In Pictures: If it ain't broke, don't fix it: ancient computers in use today

From 1970s minicomputers used for military programs (including nuclear weapons) to an IBM punch-card system still keeping the books at a Texas filter supplier, these are the computers that time forgot.

In Pictures: If it ain't broke, don't fix it: ancient computers in use today prev next

Loading...

The U.S. Navy’s ship-based radar systems and Britain’s Atomic Weapons Establishment, which maintains that country’s nuclear warheads, use PDP minicomputers manufactured in the 1970s by Digital Equipment Corporation (DEC). Another user of the PDP is Airbus, the French jetliner manufacturer. The PDP was among the second wave of mainframes called minicomputers because they were only the size of a couple of refrigerators instead of big enough to fill a room.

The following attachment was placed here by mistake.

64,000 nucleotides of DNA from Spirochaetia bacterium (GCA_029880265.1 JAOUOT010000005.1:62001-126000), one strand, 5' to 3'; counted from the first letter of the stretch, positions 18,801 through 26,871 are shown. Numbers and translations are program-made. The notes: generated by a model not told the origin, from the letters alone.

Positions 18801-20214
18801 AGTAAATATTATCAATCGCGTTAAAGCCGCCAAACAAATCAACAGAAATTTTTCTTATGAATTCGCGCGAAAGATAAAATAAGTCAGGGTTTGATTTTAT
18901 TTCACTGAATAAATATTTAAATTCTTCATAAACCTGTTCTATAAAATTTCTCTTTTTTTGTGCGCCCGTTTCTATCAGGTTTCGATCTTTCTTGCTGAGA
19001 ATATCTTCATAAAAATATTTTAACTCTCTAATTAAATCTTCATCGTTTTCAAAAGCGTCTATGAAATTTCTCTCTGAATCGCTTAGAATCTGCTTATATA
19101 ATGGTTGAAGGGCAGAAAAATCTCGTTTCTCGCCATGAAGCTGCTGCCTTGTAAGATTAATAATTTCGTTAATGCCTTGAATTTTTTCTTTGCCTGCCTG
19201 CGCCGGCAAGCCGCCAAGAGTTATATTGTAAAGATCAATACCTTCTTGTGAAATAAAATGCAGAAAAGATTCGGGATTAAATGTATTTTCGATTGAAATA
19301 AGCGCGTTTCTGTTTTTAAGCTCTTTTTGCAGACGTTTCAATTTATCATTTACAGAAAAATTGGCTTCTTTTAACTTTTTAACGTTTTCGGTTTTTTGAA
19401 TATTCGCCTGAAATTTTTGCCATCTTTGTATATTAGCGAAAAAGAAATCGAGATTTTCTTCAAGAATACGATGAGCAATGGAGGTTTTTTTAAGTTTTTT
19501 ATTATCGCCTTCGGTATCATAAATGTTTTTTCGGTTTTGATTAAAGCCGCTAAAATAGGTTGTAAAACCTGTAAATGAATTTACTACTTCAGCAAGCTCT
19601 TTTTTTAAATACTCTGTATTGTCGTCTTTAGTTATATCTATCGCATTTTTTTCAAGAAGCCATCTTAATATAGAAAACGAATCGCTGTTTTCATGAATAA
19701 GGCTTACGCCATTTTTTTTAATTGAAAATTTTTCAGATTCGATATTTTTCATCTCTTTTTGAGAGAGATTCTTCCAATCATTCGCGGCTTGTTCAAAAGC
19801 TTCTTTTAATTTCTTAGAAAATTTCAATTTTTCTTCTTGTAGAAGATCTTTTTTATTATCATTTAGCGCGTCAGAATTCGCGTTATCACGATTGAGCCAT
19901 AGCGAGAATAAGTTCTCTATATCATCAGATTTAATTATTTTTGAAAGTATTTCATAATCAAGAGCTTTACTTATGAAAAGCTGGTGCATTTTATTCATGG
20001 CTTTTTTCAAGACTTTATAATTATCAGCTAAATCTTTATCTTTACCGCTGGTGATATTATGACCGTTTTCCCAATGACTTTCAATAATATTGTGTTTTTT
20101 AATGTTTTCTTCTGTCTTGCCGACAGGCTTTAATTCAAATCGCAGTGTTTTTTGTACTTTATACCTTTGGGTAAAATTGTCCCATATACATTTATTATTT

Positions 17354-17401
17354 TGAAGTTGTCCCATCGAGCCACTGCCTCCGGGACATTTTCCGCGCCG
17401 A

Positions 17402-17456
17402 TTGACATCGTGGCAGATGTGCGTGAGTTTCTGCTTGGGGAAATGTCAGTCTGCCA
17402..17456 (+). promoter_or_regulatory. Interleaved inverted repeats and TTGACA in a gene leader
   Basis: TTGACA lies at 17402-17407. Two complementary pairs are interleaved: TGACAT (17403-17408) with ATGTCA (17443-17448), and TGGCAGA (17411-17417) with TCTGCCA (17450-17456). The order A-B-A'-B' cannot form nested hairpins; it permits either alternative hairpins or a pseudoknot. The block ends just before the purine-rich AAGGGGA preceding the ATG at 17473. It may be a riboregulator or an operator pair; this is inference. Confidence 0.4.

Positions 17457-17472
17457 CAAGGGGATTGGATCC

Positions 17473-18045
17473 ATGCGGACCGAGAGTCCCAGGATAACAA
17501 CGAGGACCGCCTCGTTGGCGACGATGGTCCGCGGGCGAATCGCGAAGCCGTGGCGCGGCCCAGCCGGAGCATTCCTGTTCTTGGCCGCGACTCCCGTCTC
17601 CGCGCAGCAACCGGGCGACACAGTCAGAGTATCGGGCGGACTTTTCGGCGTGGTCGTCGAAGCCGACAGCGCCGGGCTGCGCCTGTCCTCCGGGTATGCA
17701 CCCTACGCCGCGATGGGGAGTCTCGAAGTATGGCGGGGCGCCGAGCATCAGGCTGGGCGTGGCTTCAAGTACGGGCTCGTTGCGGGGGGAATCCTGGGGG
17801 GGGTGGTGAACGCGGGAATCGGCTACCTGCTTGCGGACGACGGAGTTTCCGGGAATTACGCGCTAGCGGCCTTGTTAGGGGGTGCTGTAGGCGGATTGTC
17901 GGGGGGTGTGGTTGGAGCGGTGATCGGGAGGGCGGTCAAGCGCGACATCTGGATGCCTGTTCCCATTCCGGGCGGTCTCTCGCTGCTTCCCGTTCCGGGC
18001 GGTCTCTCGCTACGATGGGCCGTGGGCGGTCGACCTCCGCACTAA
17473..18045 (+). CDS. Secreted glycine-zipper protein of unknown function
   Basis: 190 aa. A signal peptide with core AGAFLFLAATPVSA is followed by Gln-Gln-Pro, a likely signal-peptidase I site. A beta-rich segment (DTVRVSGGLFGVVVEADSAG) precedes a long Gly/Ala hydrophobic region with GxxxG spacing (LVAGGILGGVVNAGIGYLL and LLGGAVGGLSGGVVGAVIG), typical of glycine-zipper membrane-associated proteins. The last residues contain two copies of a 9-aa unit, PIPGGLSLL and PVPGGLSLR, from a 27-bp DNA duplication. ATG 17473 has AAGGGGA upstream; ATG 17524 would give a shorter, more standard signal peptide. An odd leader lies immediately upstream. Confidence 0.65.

Prev Next 2/13

Comments on this image

There are currently no comments for this image.

Post new comment

Users posting comments agree to the PC World comments policy.

Login or register to link comments to your user profile, or you may also post a comment without being logged in.

Close

In Pictures: If it ain't broke, don't fix it: ancient computers in use today

13 images
Shopping.com

Don’t have an account? Sign up here

Don't have an account? Sign up now

Forgot password?